Odd Wildcard Matching in Windows 10

I recently ran into an odd behavior of more files matching a pattern than I expected. I’d used exiftool to modify the dates on files my GoPro produced. It creates backup files of the original images when it modifies the tags. Here’s the command I ran.

exiftool.exe -r "-AllDates+=4:7:6 17:40:00" -ext jpg f:\GoPro\20170807

Now I had about 4000 files with the .JPG extension and another 4000 files with a .JPG_original extension.

I ran my program that parses the directory structure and turns all those images into a time lapse movie, and it seemed to be including both the file extensions, making a very disjointed movie.

I loaded my source code in the debugger and it seemed to be doing a findfirst / findnext specifically looking for .JPG files, and not some other extension, but it was definitely retrieving files both with .JPG and .JPG_original extensions.

I then ran a couple of commands at the windows command prompt and was surprised to find the same results there.

dir F:\GoPro\20170807\372GOPRO\G*.JPG /p
dir F:\GoPro\20170807\372GOPRO\G???????.JPG /p

Each command returned both the JPG and JPG_original files.

dir F:\GoPro\20170807\372GOPRO\G*.JPG_original /p

returned just the JPG_original files.

dir F:\GoPro\20170807\372GOPRO\G??????.JPG /p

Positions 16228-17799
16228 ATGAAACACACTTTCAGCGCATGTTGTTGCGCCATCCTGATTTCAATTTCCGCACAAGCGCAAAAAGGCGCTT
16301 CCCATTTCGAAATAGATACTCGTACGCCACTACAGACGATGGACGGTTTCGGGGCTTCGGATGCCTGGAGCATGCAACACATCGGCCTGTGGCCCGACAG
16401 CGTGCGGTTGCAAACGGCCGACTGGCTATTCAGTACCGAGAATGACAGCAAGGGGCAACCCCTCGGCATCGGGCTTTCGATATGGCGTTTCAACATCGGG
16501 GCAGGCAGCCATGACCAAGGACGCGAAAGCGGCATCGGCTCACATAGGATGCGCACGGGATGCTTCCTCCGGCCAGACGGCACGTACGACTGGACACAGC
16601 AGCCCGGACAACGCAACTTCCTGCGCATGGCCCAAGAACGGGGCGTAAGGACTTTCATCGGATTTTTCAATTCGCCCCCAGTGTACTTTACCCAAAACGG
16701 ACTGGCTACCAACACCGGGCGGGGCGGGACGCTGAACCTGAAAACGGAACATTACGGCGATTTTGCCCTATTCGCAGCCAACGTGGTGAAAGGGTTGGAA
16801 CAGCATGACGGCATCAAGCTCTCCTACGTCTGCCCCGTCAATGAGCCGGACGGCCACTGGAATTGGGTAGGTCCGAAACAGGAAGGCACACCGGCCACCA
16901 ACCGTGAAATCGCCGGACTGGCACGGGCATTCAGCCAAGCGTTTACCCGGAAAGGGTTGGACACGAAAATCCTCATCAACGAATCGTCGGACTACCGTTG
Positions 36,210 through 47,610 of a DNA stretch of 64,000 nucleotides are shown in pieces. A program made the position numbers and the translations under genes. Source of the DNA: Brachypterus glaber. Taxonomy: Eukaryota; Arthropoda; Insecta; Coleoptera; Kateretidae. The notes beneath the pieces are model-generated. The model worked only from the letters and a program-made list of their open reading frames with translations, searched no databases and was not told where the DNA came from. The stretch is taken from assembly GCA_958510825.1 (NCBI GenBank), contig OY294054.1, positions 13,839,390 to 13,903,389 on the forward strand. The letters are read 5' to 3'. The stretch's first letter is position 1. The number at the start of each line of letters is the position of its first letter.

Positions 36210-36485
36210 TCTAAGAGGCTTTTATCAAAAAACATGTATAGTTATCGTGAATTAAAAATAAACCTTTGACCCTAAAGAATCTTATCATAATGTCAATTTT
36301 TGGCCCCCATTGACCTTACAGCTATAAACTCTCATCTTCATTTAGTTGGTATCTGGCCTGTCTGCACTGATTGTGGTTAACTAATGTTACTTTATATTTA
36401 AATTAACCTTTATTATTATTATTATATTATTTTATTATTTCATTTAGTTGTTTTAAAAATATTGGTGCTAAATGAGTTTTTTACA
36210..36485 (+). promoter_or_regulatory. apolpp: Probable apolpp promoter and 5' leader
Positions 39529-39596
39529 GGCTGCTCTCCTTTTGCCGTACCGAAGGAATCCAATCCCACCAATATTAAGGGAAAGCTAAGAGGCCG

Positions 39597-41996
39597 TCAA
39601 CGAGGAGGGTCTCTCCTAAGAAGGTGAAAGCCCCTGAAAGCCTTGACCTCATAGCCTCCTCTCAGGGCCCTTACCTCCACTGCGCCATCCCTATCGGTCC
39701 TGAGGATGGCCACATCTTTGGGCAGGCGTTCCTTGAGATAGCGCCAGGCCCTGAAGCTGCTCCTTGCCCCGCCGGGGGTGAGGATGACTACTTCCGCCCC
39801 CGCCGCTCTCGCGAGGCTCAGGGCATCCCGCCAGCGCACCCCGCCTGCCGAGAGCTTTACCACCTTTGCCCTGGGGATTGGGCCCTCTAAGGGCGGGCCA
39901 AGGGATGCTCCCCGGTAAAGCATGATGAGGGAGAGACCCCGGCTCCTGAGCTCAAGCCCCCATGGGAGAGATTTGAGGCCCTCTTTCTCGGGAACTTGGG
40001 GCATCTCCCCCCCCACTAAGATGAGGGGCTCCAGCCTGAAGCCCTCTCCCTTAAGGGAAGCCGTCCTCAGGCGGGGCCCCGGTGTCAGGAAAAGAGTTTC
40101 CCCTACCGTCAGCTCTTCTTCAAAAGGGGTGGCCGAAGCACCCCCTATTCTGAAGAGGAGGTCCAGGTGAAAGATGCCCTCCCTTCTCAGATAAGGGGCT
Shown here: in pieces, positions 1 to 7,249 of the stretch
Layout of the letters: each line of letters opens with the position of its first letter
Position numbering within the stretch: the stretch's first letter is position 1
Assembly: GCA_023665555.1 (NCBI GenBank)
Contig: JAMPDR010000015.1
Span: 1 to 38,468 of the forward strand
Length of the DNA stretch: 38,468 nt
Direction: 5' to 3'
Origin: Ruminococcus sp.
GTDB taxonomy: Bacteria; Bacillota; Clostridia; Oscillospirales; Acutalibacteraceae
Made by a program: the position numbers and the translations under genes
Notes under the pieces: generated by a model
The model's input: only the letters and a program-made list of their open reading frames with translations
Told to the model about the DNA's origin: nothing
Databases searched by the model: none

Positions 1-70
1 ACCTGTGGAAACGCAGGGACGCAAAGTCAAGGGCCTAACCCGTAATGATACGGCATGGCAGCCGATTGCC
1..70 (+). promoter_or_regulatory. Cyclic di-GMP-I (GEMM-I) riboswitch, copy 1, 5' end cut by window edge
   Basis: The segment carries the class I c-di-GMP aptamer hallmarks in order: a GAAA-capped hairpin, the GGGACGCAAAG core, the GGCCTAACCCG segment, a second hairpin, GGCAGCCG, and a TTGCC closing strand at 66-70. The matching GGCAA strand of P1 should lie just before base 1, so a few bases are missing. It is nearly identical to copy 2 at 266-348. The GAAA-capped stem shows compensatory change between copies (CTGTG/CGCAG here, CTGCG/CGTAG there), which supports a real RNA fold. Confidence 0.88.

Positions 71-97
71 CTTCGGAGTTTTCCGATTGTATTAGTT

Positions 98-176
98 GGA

had one less question mark and correctly returned no files.

This is all unexpected behavior, though I’m glad to see that it was consistent with the operating system and not something specific to the C runtime. I’d love an explanation of what’s going on.

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85% Processor Usage while idle

My Microsoft Surface Pro 4 has recently started showing high CPU usage even while I’ve got nothing running in the foreground.

It’s annoying because I’m used to the idea of lower CPU usage being related to extended battery life, and if the CPU is being used by an unnecessary program, I’ll stop using that program.

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The other interesting thing is that Microsoft Edge is showing as a significant user of both CPU and Memory. I’ve not yet launched Microsoft Edge since I told the operating system to restart.

Is this some placeholder in the Task Manager?

If I run the Sysinternals Process Explorer side by side, it shows the machine being very lightly used, which is closer to what I expect to see from task manager. If I want real information on what’s going on with my computer I’m more likely to use the Sysinternals tool, but the task manager is already installed on all windows machines, and has some simple graphs to look at, including watching network traffic.

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